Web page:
Winter Olympics Web Site Not Accessible

On February 12, Jebswebs and I twittered that the Vancouver Winter Olympics web site is not accessible. Jebswebs reported 58 errors on the home page alone using the WAVE tool. (View the re-tweet from Jennison.) I listed examples such as several navigation issues and Flash and JavaScript issues.

Ten days later, Joe Clark published an excellent article Vancouver Olympics Web sites are inaccessible to disabled people. He first points out that John Furlong (CEO of VANOC) broke a promise to make the web site accessible. (Even after a a blind man in Australia won a human-rights case against the Sydney Olympic organizing committee and IBM for an inaccessible web site.) Joe provides a report on the inaccessible content and also publishes responses from the VANOC and his replies.

home page of Vancouver Winter Olympics web site

It doesn’t take an expert to find areas where the Winter Olympics site needs improvement. Even for alternative text, one of the most basic and important guidelines for web accessibility, the site is lacking. This includes inadequate alternative text for Flash content and the fact that many images do not have alternate text.

In addition, the following points are for navigation only!

  • Dropdown menus require JavaScript.
  • Redundant title attributes
  • No skip-to links
  • No focus state on links (only mouse-over)
  • No ARIA
  • No menu heading

My suggestion for those who need more accessibility? Try Yahoo’s Vancouver Winter Olympics coverage.

This post is sponsored by: Dedicated Web Server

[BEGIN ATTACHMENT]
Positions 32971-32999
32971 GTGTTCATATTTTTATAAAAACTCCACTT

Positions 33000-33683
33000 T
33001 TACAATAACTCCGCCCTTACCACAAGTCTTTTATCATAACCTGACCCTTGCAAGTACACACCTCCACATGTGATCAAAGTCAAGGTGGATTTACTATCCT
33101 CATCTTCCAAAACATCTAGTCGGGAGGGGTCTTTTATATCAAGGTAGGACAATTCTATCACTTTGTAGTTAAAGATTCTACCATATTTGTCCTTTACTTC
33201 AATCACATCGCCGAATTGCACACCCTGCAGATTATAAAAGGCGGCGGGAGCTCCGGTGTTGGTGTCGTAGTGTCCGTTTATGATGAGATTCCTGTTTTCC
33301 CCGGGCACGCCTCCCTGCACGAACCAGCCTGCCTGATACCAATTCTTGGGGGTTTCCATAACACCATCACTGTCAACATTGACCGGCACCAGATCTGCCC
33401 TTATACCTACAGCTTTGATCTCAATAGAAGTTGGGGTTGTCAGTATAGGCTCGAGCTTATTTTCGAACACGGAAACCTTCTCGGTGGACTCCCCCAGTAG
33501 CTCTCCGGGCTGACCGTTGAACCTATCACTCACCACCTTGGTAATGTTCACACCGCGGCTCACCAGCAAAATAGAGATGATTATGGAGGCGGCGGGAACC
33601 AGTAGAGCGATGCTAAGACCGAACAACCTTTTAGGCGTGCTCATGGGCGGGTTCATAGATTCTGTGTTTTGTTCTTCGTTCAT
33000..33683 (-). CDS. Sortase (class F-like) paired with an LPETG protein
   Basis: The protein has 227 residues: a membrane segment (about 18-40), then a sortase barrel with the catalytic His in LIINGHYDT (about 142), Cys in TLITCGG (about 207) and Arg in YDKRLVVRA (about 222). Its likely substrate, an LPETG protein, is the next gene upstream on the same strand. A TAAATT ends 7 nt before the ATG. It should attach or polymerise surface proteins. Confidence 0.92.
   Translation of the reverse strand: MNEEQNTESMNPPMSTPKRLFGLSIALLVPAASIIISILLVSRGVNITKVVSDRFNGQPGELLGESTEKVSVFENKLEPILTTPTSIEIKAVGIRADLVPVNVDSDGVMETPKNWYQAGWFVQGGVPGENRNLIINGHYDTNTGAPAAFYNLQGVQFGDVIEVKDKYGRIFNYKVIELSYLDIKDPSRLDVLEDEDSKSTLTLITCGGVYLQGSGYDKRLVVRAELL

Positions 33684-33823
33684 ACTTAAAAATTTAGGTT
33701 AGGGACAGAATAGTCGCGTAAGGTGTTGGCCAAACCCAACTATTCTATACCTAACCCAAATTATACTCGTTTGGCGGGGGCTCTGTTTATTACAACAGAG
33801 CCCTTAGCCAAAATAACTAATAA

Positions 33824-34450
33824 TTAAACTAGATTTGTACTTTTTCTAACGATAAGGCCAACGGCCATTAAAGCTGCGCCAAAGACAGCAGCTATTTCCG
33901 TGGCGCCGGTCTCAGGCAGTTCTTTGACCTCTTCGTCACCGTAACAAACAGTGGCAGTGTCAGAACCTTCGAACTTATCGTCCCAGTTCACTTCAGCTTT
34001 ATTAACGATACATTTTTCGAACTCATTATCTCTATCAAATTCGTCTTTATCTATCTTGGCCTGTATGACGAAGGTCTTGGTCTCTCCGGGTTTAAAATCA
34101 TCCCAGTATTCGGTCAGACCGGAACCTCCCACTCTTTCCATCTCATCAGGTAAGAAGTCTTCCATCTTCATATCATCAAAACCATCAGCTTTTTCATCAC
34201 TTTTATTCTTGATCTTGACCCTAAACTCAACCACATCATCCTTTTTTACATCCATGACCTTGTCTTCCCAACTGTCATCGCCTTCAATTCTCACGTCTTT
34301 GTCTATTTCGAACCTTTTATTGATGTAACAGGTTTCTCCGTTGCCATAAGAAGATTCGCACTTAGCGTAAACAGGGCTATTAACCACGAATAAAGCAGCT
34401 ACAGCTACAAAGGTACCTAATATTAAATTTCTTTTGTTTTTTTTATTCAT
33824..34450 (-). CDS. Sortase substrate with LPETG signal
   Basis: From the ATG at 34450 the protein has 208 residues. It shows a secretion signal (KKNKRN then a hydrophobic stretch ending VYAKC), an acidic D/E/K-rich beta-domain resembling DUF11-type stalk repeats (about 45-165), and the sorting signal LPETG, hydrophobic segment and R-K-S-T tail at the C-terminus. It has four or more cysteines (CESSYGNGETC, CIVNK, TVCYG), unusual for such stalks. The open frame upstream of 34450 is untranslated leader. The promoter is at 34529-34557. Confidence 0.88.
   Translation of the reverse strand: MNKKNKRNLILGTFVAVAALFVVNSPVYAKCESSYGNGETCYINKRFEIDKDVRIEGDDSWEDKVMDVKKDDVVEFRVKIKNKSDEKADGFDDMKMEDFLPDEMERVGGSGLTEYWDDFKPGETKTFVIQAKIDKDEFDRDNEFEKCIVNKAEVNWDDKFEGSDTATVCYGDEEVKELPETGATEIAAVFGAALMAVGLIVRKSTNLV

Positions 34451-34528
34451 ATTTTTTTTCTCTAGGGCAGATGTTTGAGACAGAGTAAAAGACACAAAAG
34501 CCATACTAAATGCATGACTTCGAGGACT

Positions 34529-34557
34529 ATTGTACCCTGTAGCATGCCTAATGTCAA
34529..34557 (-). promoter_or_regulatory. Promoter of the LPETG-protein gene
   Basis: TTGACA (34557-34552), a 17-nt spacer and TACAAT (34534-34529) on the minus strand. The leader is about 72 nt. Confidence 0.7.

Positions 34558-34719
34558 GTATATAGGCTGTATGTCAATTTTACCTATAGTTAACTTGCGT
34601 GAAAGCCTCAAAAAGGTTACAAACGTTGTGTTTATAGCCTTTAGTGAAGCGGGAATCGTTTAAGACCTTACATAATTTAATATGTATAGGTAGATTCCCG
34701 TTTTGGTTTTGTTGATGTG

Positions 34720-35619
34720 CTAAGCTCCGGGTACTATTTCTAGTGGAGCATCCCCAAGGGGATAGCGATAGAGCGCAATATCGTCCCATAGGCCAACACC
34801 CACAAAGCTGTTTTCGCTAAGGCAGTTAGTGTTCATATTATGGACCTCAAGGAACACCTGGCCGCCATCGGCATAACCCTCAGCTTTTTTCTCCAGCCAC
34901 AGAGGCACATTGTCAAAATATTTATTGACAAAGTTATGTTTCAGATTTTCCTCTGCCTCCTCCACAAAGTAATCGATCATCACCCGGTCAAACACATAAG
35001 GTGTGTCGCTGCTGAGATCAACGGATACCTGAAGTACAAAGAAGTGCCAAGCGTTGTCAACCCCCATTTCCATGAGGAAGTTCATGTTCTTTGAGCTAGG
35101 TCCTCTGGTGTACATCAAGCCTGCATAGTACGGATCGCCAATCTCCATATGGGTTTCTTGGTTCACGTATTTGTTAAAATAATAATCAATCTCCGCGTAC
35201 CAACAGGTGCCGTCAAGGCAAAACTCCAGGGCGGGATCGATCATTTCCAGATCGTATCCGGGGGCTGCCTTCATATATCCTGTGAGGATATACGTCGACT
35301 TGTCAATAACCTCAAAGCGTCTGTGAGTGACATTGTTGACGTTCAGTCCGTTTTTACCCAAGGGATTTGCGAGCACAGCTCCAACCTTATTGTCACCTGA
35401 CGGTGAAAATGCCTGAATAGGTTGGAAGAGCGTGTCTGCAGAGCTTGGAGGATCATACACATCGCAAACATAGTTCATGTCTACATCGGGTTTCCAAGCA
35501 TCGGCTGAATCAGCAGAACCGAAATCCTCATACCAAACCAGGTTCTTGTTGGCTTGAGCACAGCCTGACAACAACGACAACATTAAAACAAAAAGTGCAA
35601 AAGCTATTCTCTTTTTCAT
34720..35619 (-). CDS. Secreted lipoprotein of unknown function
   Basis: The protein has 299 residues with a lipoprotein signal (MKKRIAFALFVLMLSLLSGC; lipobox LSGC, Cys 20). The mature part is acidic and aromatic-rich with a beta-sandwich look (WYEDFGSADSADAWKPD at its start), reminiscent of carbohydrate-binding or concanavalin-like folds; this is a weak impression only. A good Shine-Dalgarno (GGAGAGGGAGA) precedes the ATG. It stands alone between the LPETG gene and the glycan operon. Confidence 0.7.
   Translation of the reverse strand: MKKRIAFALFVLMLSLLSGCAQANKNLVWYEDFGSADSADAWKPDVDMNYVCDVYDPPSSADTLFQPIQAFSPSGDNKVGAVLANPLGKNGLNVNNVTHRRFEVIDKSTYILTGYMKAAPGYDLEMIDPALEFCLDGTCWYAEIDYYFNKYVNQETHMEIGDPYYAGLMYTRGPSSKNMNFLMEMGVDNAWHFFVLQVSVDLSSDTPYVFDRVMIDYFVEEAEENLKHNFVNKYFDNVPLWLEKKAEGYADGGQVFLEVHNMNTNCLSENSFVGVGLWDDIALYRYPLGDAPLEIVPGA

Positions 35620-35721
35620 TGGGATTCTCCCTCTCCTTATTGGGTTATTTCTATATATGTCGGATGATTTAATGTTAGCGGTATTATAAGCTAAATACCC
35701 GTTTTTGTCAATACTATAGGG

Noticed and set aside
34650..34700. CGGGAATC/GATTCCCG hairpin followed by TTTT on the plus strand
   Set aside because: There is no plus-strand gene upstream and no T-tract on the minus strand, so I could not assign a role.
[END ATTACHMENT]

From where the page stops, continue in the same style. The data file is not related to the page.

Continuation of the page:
9 comments

  1. Joe Clark

    “Redundant title attributes” and :focus are not really accessibility problems. Skip-to-content links are unnecessary with well-structured content, which I’m not saying this is. ARIA is much too new to be reliably used. And “no menu heading” on what? (You pretty much can’t use the menus anyway.)

  2. Dennis at Web Axe

    Thanks for commenting, Joe. Since the site does not implement proper headings nor ARIA, skip-to links would be beneficial. “Redundant title attributes” may get in the way of screen readers by content being read twice; it’s also a usability nuisance, which is inherently part of accessibility.

  3. Anonymous

    I would like also to add as a deaf user that none of their audio and video content is accessible to those who cannot hear or have no audio.

  4. Garen

    The sad thing is they probably paid a pretty penny for that site to be developed. One thing that kills me because I know how powerful social networking is, but they don’t have their facebook and twitter links at the top. Would it kill them to at least put them at the top if they are already going to make so many errors with the design?

    But then again, my sites are not perfect by any means so it is easier to judge rather than do it myself.

  5. No Pun Intended

    Its a shame that it isn’t accessible, I personally think it was a well designed site and actually enjoyed using it, I missed Seth winning the gold and was able to check it out on the site.

    I agree that handicapped folks should be able to do the same which is a shame if they can’t but. If I compare the Winter Olympics site to yahoo I say there is no comparison, the winter olympics one is way much cooler than yahoo’s…

    Thanks and Regards

    Noel for Nopun.com
    a graphic design studio

  6. Joe Clark

    ARIA just isn’t applicable and I simply don’t agree that “redundant title attributes” are any problem whatsoever.

    You’ve got so much else to choose from in terms of Web inaccessibility here; don’t hitch your wagon to a donkey.

  7. Nikki Barnard

    I do agree that handicapped people should know how to do the same which is a disgrace if they can’t. If I compare the Winter Olympics site to yahoo I say there is no comparison, the winter olympics one is way much cooler than yahoo’s…

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